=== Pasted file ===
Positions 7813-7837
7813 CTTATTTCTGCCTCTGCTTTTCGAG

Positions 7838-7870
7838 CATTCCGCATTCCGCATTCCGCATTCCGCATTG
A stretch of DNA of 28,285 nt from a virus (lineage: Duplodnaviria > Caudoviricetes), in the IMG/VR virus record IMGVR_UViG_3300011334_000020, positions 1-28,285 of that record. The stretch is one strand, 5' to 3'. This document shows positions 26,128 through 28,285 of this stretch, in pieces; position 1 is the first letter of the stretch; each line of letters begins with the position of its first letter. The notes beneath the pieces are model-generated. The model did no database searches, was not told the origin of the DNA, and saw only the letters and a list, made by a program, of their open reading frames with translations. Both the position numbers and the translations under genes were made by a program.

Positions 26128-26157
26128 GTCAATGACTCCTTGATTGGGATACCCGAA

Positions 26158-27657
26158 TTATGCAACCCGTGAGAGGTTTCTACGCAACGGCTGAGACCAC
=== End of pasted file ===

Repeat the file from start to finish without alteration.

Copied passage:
Positions 7813-7837
7813 CTTATTTCTGCCTCTGCTTTTCGAG

Positions 7838-7870
7838 CATTCCGCATTCCGCATTCCGCATTCCGCATTG
A stretch of DNA of 28,285 nt from a virus (lineage: Duplodnaviria > Caudoviricetes), in the IMG/VR virus record IMGVR_UViG_3300011334_000020, positions 1-28,285 of that record. The stretch is one strand, 5' to 3'. This document shows positions 26,128 through 28,285 of this stretch, in pieces; position 1 is the first letter of the stretch; each line of letters begins with the position of its first letter. The notes beneath the pieces are model-generated. The model did no database searches, was not told the origin of the DNA, and saw only the letters and a list, made by a program, of their open reading frames with translations. Both the position numbers and the translations under genes were made by a program.

Positions 26128-26157
26128 GTCAATGACTCCTTGATTGGGATACCCGAA

Positions 26158-27657
26158 TTATGCAACCCGTGAGAGGTTTCTACGCAACGGCTGAGACCAC